It’s an old carpenters’ adage to “measure twice, cut once.” The current software production model Cooper is speaking out against might be described as: measure once, cut once, ship once, repeat all steps for version 2.

Based on the insurgency Cooper is advocating, in which Interaction Designers and Programmers would take more time to get it right before a product goes to market, the development model would become: measure twice, cut twice (e.g. validate and iterate), ship once. The idea being that what gets shipped would be of higher quality then what generally gets produced in the current way, which prioritizes time-to-market.

We work with a lot of clients who are operating within very tight timelines. I’d be curious to know what kinds of successes and failures Cooper and his firm’s consultants have been having with their clients in trying to implement this new development model on actual projects. Are the Cooper folks finding that client organizations are ready, willing and able to add more development time to the front end? If not, what kinds of strategies are working and not working in trying to encourage that kind of change?

A lot of theoretical revolutions break down or dissolve when they meet real world complexities and constraints. It would be great to have some stories detailing how the ideas Cooper is advocating are getting played out in real project engagements.

And the pundits cry “Lo, let there be a time of No Flip Charts”


Johnnie Moore calls for No Flipcharts

I would like to propose an International No Flip Chart Week. During this period, no one will leap up in the middle of meetings and attempt to capture what’s being discussed on a flip chart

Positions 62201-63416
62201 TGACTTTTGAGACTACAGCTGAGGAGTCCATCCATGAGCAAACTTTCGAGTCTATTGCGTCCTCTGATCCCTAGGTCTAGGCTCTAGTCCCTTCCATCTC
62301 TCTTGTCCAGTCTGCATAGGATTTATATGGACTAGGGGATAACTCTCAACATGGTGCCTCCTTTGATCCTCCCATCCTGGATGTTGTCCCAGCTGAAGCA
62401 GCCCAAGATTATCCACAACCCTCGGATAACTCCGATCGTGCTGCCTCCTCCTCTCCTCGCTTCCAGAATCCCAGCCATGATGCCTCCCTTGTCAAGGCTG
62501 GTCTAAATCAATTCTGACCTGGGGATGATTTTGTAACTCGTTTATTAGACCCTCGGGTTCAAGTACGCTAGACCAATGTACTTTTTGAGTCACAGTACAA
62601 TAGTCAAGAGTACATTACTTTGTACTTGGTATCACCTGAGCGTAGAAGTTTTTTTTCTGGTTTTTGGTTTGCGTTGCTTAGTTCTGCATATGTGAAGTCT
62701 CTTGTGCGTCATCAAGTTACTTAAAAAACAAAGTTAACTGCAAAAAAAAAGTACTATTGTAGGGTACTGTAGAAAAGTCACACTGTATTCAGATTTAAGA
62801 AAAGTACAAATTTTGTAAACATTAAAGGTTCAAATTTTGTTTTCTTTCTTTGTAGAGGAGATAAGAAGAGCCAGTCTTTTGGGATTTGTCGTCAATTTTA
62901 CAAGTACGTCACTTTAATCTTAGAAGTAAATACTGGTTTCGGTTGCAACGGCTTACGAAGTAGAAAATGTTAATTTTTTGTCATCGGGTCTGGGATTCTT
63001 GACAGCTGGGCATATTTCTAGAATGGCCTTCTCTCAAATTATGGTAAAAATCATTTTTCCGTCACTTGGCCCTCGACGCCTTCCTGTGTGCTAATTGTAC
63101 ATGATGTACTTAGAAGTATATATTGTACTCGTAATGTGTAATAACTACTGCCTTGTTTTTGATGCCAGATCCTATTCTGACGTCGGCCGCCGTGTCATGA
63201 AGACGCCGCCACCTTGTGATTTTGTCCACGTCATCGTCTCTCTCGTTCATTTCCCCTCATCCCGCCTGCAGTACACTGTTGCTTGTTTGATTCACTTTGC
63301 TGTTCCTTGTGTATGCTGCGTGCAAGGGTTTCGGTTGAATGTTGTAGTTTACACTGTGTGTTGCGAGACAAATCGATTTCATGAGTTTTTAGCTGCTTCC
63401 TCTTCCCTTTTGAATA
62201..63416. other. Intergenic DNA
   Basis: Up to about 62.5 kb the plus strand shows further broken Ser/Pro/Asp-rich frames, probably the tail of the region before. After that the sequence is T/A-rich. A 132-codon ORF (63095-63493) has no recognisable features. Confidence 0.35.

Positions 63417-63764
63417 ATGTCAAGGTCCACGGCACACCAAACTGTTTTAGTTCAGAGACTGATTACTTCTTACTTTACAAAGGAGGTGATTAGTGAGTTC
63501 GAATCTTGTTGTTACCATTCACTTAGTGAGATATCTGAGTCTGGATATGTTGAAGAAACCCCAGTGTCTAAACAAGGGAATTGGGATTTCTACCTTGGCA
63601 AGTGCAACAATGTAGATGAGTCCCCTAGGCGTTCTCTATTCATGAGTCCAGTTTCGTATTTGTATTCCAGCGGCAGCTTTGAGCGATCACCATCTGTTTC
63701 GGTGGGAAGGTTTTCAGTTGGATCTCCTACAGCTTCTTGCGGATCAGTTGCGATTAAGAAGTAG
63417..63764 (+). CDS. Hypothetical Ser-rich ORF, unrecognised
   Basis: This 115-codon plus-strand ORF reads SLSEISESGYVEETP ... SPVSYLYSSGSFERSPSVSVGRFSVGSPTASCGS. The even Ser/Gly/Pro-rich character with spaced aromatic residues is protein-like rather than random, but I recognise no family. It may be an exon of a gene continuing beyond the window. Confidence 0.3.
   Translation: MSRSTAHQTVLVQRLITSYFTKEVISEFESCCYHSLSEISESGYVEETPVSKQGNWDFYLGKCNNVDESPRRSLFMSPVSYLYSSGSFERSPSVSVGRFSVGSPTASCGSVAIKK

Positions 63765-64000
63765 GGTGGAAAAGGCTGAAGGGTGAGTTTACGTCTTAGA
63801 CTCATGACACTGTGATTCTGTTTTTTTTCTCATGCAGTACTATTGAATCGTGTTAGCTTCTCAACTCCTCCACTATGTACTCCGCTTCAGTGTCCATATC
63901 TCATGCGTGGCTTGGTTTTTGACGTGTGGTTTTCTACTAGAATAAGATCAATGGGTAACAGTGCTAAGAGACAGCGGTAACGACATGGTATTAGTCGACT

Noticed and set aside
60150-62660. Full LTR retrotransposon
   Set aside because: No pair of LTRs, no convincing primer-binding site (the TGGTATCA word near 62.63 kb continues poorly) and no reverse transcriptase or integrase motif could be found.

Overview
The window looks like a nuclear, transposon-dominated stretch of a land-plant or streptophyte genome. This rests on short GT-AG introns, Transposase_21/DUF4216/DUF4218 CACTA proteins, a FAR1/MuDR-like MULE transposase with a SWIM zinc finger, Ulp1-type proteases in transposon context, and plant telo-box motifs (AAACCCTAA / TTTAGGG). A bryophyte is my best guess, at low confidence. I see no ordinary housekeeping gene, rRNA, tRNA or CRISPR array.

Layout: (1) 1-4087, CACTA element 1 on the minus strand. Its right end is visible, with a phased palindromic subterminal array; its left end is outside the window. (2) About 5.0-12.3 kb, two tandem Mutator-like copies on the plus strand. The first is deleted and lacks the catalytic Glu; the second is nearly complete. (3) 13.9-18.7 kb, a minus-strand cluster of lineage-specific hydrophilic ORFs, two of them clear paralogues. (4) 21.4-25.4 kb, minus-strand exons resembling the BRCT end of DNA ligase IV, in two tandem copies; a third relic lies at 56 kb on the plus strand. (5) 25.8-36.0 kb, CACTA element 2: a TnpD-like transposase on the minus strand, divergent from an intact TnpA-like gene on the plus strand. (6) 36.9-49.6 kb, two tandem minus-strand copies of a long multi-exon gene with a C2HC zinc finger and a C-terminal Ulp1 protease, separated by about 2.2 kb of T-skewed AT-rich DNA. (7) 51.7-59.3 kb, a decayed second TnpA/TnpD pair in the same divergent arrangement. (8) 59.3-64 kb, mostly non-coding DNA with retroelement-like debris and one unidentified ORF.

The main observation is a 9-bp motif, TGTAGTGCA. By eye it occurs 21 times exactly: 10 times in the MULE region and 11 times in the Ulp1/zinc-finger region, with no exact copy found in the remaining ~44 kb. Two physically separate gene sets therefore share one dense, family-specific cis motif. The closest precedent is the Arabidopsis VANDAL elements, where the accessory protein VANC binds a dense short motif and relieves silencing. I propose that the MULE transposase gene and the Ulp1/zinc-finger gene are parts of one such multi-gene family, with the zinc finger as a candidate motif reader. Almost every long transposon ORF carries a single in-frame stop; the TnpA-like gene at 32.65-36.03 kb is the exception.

I apologize for ripping on Johnnie specifically (as he is just my own personal tipping point of annoyance), but I’m getting sick of the rhetoric of New Thinking that the blogosphere (and the world of consultants) is bloated with. The formula is simple: take an widely held belief or established behavior and lead off with a screeching pronouncement about how it is untrue, dangerous or wasn’t ever true, or shouldn’t be true or used any more.

Flip Charts are BAD!

They are? I think the frustration is misplaced when directed at a tool. Meeting that are poorly facilitated, with unclear agendas, bad content, different unarticulated motivations for participation, and underskilled attendees – those are the problems we need to focus on. Not by forcing people to use or not use a tool because that tool automatically equates to bad behavior? I’ve been in my share of meetings, and I can’t really think of how the flip chart was ever to blame, or provided a temptation for a behavior that we wanted to avoid.

I mean, sure, you’ve got the dickhead who uses the marker and flip chart to control the meeting. But shouldn’t we get the dickhead out of the meeting (or, better yet, get me out of having to meet with the dickhead) rather than get rid of the flip chart?

So here’s my new proposal. Let’s get rid of the floors in meeting rooms. Haven’t you ever been in a painful meeting where there are no creative ideas or innovative discussion taking place? What else is there to do but tap your toes on the floor! I say, let’s get rid of the floors. Now when the meeting is going south you will have no other choice but step up (carefully) and use your own facilitation skills to get the group headed in the right direction.

You won’t ever be called on the carpet in front of the team, because there will be no carpet! There will be no floor! No floors! No floors! NO FLOORS! I urge you to join me in the new business movement, no floors, don’t settle for the bottom, move to the top, the floors have got to go back to the basement where they belong. And tell ’em who sent you – Steve Portigal with the Steve Portigal NO FLOORS movement. I am a genius. Please hire me. No floors!